William Carpenter, appearing pro se and in forma pauperis, appeals the district court's grant of summary judgment in favor of numerous individual employees of the Oklahoma Department of Corrections. Carpenter brought this civil rights suit pursuant to 42 U.S.C. § 1983, claiming that he is entitled to damages because the defendants violated his constitutional rights by forcing him to serve an "excessive" period of incarceration. The district court concluded that Carpenter's suit was barred by the two-year statute of limitations and that neither the discovery rule nor the Oklahoma doctrine of fraudulent concealment served to toll the statute of limitations because Carpenter was aware of all of the "facts" necessary to bring this suit when his sentence expired in 1989. The district court concluded that Carpenter's ignorance of the legal basis, as opposed to the factual predicates, underlying his claim could not serve to toll the running of the limitations period. See United States v. Kubrick, 444 U.S. 111, 119-122 (1979) Gatewood v. Railroad Retirement Bd., 88 F.3d 886, 890 (10th Cir. 1996).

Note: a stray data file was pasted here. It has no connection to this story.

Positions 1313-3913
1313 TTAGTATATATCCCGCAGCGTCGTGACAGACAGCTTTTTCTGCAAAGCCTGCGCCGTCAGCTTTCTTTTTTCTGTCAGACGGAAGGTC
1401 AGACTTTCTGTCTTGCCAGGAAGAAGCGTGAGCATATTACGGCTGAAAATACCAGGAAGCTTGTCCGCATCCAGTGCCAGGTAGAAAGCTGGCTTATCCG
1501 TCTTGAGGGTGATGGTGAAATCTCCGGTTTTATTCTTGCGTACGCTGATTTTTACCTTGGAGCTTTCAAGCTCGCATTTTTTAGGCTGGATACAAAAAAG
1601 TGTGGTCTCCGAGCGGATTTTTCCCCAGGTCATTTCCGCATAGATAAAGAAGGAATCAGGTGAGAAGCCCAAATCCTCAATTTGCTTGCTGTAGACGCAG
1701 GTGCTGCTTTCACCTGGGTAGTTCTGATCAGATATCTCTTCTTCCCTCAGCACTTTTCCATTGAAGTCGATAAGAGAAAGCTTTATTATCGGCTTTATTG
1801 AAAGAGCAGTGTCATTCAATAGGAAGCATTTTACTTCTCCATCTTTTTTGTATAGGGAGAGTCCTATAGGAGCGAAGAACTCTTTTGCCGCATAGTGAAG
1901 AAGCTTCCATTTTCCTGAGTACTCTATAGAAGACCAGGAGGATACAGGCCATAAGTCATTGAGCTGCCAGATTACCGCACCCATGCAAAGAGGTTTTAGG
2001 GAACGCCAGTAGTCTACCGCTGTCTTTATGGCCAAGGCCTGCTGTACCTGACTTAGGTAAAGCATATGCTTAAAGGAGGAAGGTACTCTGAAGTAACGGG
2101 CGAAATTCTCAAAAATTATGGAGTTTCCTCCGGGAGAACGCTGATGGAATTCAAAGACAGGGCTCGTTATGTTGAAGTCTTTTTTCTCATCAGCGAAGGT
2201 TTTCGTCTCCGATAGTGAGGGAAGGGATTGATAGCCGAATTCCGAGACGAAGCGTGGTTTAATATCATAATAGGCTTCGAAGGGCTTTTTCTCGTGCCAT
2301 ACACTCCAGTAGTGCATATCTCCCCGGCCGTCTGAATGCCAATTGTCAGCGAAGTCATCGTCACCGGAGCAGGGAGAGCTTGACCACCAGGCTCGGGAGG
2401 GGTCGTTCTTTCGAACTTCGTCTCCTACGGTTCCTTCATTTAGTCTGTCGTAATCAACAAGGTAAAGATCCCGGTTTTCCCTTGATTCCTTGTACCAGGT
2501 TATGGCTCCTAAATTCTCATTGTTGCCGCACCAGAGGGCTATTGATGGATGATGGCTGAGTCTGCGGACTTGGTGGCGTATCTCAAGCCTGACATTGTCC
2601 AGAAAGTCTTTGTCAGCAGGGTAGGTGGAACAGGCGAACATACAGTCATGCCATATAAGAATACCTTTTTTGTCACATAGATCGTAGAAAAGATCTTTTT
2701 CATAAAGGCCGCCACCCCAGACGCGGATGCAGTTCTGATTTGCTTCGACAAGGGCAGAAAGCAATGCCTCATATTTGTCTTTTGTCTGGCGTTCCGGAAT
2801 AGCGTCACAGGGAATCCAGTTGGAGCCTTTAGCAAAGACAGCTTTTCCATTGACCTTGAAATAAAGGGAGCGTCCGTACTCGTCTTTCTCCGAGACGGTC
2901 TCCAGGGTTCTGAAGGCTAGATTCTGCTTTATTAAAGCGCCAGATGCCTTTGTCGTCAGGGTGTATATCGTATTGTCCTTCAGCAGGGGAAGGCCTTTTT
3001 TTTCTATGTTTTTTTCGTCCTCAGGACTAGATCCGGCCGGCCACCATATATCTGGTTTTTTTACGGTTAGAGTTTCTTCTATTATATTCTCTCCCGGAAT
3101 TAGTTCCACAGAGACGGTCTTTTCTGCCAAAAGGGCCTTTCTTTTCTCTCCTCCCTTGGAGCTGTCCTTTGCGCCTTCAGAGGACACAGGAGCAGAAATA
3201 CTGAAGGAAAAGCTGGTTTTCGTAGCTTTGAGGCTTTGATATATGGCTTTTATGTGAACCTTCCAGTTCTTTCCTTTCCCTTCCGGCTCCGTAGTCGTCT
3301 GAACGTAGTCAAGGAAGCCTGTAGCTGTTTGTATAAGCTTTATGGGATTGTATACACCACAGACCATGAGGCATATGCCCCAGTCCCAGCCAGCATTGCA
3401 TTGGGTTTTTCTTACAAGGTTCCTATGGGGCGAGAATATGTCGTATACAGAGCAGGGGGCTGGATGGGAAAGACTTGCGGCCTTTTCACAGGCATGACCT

Upon de novo review of the magistrate's Report and Recommendation, the district court Order, the parties' briefs and contentions, and the entire record on appeal, this court affirms for substantially the reasons set forth in the Magistrate's Report and Recommendation dated May 30, 1997, and the district court Order dated July 17, 1997. We further hold that this appeal is frivolous or fails to state a claim under 28 U.S.C. § 1915(e)(2)(b)(i) or (ii) for purposes of counting "prior occasions" under 28 U.S.C. § 1915(g).
ENTERED FOR THE COURT:
Michael R. Murphy
*. This order and judgment is not binding precedent, except under the doctrines of law of the case, res judicata and collateral estoppel. The court generally disfavors the citation of orders and judgments; nevertheless, an order and judgment may be cited under the terms and conditions of 10th Cir. R. 36.3.